School Autonomy Toolset
for equity and learning

An enabling school leadership environment is reflected in the room for flexibility and autonomy granted to school leaders for making important decisions that aim to identify and respond to concrete school needs in relation equity and learning challenges.




Examples of good practices on school autonomy for equity and learning

Policy making can be greatly enriched by sharing of good practices on school autonomy across Europe.

What we mean by School Autonomy?

School autonomy is a term used to indicate that schools and school-level actors have been given some room for manoeuvre to take their own decisions in managing schools and dealing with everyday equity, teaching and learning challenges, and that constrains from the outside - and inside - are reduced to the necessary and legitimate frames, values and norms.

Building collaborative partnerships between schools (Flemish community school system in Belgium)
Communities of schools are collaborative partnerships between schools from the same geographical area. The objective of the communities of schools is to make schools work in collaboration by sharing resources, to rationalize supply of courses and to promote cost savings across schools.

The Flemish authorities promoted the creation of communities of schools by allocating additional staff to them. The schools of a community must consult and decide collectively on the use of additional funding. They may equally distribute the resources among themselves, allocate more resources to disadvantaged schools, and/or use some of the resources to appoint a community-level co-ordinating director.

Some of these communities of schools have created a post for a full-time coordinating director of the community, they have agreed on a common process for selection of students, negotiated common working conditions for teachers and created curricula for students with special education. In some cases communities of schools also provided a structure and platform for knowledge sharing and collective action among school leaders and teachers.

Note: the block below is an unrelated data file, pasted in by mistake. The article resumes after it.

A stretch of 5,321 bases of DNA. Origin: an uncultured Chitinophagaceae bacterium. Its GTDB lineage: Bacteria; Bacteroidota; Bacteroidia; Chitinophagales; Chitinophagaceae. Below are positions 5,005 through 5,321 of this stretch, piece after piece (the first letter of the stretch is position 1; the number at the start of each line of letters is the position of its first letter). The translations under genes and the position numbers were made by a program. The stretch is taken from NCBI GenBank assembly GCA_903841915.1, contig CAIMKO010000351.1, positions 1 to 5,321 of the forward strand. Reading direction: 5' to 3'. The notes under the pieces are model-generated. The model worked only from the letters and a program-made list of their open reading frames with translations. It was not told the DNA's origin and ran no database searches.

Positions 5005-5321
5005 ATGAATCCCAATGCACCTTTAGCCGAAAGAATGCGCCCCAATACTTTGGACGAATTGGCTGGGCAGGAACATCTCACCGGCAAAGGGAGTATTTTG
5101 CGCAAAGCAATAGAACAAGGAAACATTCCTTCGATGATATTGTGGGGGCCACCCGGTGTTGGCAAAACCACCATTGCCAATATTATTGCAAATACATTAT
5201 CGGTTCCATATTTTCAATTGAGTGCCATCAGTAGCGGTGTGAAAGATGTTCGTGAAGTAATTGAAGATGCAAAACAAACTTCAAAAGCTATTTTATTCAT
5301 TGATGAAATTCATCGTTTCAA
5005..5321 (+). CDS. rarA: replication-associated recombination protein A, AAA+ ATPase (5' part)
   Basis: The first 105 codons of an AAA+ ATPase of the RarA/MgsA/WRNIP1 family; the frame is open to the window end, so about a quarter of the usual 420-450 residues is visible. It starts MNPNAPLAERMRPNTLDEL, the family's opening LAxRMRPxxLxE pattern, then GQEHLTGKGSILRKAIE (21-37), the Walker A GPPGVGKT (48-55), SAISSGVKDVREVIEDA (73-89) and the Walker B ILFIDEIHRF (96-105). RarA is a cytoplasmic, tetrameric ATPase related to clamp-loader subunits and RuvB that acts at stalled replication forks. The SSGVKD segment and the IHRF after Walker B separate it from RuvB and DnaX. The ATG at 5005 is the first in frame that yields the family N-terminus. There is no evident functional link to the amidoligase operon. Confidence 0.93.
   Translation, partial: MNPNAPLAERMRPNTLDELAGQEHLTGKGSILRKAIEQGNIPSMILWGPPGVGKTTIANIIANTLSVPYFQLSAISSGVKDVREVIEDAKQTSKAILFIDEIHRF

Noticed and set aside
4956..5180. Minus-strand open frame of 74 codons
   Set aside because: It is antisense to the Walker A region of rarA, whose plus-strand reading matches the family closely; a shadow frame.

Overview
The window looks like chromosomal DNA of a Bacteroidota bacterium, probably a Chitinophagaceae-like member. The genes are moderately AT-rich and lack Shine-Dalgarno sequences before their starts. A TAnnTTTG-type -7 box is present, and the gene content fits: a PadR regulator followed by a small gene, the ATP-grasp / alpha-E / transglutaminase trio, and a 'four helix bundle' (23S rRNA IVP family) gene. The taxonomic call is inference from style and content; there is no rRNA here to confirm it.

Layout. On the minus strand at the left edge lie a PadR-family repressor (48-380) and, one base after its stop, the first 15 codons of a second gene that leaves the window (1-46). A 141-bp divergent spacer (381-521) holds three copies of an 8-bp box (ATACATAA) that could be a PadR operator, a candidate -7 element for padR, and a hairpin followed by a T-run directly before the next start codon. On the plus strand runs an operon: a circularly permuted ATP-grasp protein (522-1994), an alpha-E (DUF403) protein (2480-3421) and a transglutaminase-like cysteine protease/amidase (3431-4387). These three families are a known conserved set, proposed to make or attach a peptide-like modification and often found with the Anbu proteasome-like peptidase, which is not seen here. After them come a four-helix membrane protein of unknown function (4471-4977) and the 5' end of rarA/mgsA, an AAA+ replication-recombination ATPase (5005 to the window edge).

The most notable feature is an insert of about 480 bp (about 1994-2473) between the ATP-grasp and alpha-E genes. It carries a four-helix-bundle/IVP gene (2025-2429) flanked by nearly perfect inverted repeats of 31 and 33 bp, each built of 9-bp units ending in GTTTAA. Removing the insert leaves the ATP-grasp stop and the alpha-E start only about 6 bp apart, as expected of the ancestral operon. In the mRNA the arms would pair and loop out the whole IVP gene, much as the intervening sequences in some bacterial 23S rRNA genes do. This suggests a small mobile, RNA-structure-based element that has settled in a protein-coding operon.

FURTHER READING
  • Community schools in Flanders and Brussels. A framework for development (2006)
  • School leadership for systemic improvement: Communities of schools in Flanders, Belgium. A case study report for the OECD activity Improving school leadership (2007)
  • Community Schools and the role of local authorities in Flanders and Brussels (Belgium)(by Lia Blaton, 2012)
  • The Flemish communities of schools (by Leunis and Ballet, ch. 7.2.1 in EPNoSL Report 4.1, 2013)


  • Schools with "autonomy contracts" (Portugal)
    In countries such as Portugal where schools are traditionally used to be highly controlled by the central education authorities, the process of widening further the room for manoeuvre for schools can be built upon already established and successful school autonomy reforms.

    Evidence provided by the Inspectorate Report on the External Evaluation of Schools (2011-2012) shows that schools with "autonomy contracts" stand out by monitoring and analyzing systematically their results, and implementing improvement strategies. Leadership and management is the domain getting the best ratings. When comparing the ratings of schools under autonomy contracts with all the other schools evaluated in the same year, the percentage of very good ratings is systematically higher in schools under autonomy contracts.


    FURTHER READING
  • School autonomy in Portugal: The case of the educational community in Algoz-Silves (2013) - in Spanish
  • The system of school autonomy in Portugal (2014) - in Portuguese
  • Deepening autonomy and decentralisation: the case of Portugal (by Silva & Climaco, ch. 3.6.1 in EPNoSL Report 4.1, 2013)




  • EPNoSL webinar 2015: School Autonomy and Stakeholders' Collaboration.
    With Leif Moos (Aarhus University, Denmark), Ana Paola Silva & Maria do Carmo Clímaco Oliveira (Universidade Lusófona de Humanidades e Tecnologias, Portugal), and Aija Tūna (Education Development Center, Latvia).

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